SFO clears rebuild firms

PROBE: Craig Johnson, left,  speaks to reporter Blair Ensor at his home in Whangaparaoa, north of Auckland.
PROBE: Craig Johnson, left, speaks to reporter Blair Ensor at his home in Whangaparaoa, north of Auckland.

A major Serious Fraud Office (SFO) investigation into post-quake fraud in Christchurch relied on an informant whose business dealings are now the subject of a police complaint.

The SFO probe between July, 2012, and April last year failed to uncover "evidence of serious and complex fraud", and was closed, raising questions about the credibility of the initial allegations and the effect on businesses investigated.

The alleged fraud was initially described by the SFO as a possible multi-million dollar insurance rort, and indicative of white-collar crime expected to emerge as the $30 billion rebuild progressed.

A Press investigation has disclosed the SFO's main informant was builder Craig Johnson, 29, whose company, NZ Premium Construction, went into liquidation in February with debts well over $500,000.

Last week The Press revealed Merivale couple Dr Fred Grosse and Victoria Sinclair had asked police to investigate Johnson over disputed invoices for their $1.8m rebuild and repair. The Christchurch fraud squad is looking at the complaint, but has yet to decide whether it warrants investigation.

Johnson has returned to Auckland where he lives in a $1.2m house and owns a $100,000 BMW X5, while angry subcontractors and disappointed clients are left counting the cost.

The SFO investigation was sparked by a complaint from Lumley Insurance, which suspected contractors were inflating assessments/costings of earthquake damage.

Lumley's concerns were driven by information provided by Johnson, who claimed his work for Christchurch consultancy company Maiden Group revealed a major conspiracy.

The offices of Maiden Group and Lumley's programme manager, Ireland Group, were raided by the SFO just before Christmas 2012. Investigators seized computers, copied the data, and returned them two days later.

"We sat there like stunned mullets . . . not knowing what the hell was going on," Maiden Group director Stu Gordon told The Press this week.

Ireland Group's sole director, Hamish Ireland, said investigators told him "there was suspicion that assessments had been purposefully miscalculated to benefit the contractor and that somehow, not only the Ireland Group, but other companies, were involved in colluding with that, which was complete and utter rubbish".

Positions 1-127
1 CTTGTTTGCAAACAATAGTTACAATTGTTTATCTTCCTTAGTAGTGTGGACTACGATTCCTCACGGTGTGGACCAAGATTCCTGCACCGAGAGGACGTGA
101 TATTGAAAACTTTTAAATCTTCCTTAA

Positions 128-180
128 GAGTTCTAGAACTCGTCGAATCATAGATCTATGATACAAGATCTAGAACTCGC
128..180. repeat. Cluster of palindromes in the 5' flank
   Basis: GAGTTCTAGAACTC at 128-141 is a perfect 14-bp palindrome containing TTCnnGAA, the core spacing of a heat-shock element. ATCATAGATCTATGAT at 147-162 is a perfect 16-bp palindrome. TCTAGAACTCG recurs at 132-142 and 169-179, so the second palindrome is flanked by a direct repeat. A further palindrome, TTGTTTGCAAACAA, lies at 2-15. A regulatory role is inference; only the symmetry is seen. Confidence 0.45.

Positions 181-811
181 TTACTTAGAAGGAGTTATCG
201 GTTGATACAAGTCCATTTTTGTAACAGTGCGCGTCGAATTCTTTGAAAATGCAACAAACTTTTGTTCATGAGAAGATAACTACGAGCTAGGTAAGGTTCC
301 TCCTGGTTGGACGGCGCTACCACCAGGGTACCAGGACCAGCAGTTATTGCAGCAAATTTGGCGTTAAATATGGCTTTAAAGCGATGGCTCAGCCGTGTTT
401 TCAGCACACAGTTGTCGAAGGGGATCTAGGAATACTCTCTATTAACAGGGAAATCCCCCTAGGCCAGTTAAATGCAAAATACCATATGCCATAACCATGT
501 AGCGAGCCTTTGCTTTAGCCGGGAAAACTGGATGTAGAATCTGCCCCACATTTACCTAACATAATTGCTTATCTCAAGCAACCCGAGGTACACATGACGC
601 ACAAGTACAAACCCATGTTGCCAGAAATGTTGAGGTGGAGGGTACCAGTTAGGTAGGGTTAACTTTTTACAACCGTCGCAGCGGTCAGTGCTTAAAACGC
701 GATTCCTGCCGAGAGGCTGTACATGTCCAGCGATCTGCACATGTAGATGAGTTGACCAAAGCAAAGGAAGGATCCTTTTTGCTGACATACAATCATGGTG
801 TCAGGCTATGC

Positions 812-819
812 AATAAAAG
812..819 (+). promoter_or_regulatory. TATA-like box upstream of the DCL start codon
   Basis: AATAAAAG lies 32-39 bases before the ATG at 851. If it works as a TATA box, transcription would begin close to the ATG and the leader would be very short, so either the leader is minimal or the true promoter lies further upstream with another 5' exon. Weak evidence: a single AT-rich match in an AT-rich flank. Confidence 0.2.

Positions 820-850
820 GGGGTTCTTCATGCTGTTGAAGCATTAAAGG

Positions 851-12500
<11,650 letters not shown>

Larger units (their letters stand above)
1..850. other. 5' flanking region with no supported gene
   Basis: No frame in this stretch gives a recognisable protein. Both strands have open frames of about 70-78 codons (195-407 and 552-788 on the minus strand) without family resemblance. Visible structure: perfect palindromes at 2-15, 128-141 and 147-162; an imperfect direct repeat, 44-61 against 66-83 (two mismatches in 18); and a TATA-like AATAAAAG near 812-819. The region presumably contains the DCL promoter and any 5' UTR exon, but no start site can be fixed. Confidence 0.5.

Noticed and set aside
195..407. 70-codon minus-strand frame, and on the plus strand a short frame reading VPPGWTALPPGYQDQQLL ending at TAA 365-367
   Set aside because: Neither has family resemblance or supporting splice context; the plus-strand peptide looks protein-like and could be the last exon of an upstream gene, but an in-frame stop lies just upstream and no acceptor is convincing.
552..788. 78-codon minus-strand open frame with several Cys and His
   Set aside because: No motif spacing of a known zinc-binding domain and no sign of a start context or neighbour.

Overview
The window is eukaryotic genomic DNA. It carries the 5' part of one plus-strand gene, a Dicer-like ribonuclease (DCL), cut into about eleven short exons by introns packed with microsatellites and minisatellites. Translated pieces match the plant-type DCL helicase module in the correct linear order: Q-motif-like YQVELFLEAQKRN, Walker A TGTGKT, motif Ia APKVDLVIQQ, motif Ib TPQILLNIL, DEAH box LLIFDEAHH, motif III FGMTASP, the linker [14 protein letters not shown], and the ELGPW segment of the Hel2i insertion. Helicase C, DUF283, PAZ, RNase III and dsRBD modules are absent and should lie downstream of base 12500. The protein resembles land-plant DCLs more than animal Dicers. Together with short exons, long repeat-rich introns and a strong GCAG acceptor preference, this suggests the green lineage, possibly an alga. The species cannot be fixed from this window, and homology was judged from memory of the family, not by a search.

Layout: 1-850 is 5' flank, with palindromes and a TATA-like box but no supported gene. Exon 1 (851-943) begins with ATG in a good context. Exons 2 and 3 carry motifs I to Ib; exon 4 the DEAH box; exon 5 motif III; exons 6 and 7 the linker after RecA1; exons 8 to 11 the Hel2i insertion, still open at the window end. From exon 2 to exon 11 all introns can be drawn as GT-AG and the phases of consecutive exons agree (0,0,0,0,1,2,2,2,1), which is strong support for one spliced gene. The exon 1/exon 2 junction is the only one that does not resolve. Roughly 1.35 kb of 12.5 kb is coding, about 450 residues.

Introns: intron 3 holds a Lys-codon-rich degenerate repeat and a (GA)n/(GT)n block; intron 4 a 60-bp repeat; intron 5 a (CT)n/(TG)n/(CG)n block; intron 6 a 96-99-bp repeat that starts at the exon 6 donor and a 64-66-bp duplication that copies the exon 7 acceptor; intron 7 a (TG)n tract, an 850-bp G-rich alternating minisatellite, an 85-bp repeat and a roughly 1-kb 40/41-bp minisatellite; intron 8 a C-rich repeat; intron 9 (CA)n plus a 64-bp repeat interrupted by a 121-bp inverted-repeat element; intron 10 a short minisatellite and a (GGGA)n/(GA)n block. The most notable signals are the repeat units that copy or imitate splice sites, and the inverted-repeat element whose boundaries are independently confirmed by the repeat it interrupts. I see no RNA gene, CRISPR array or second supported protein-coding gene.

The company, which had strived to be transparent, suffered irreparable damage as a result of the investigation, Ireland said.

"To this day, no one has explained to me what was the cause for Lumley doing what they did."

The SFO investigation made it very difficult for his company to return to normal and secure similar earthquake recovery work, he said.

"Even though you can point to irrefutable evidence that there was no wrongdoing whatsoever, unfortunately the smell is left behind. I think it [the investigation] is never going to be forgotten."

Ireland Group employed 26 people before the investigation, and now had three staff.

He had not heard from Lumley since the SFO investigation ended.

"There's been no apology made, no explanation - nothing."

"I've spent many years building up a company with integrity and a good reputation, and it just shows you how very quickly someone can destroy it."

Gordon said the SFO investigation was almost the death of the Maiden Group, as it followed the shock of being dropped by Lumley six months earlier. Through the Ireland Group, Maiden had been one of its preferred contractors.

His company had geared up for hundreds of contracts that would have brought in an estimated $7m.

While the company had been cleared of any wrongdoing, the SFO investigation did significant damage to the company and its reputation, Gordon said.

"It had the impact of sitting us back on our bottoms for a significant period of time. Whatever we've got now, we've built purely on the relationship with clients. We've worked bloody hard to get that."

During the SFO investigation, Johnson was paid by Lumley to check the pricing of nearly 200 jobs.

He told The Press he was "engaged" by Lumley to help with the investigation about the time he left Maiden, but declined to comment further.

Lumley's marketing manager, Wendy Rayman, declined to answer detailed questions, as did the SFO.


December 2010 – Maiden Group is formed.

August 2011 – Craig Johnson is appointed as a director of Maiden Construction, a subsidiary of Maiden Group.

May 2012 – Johnson resigns from his role as company director.

July/August 2012 – The Ireland and Maiden groups are told they're no longer needed by Lumley Insurance.

December 2012 – SFO investigators and police raid the offices of the Ireland and Maiden groups amid allegations Lumley has been defrauded of millions of dollars.

May 2013 – The Ireland and Maiden groups receive letters from the SFO notifying them an investigation had found no evidence of "serious and complex fraud".

The Press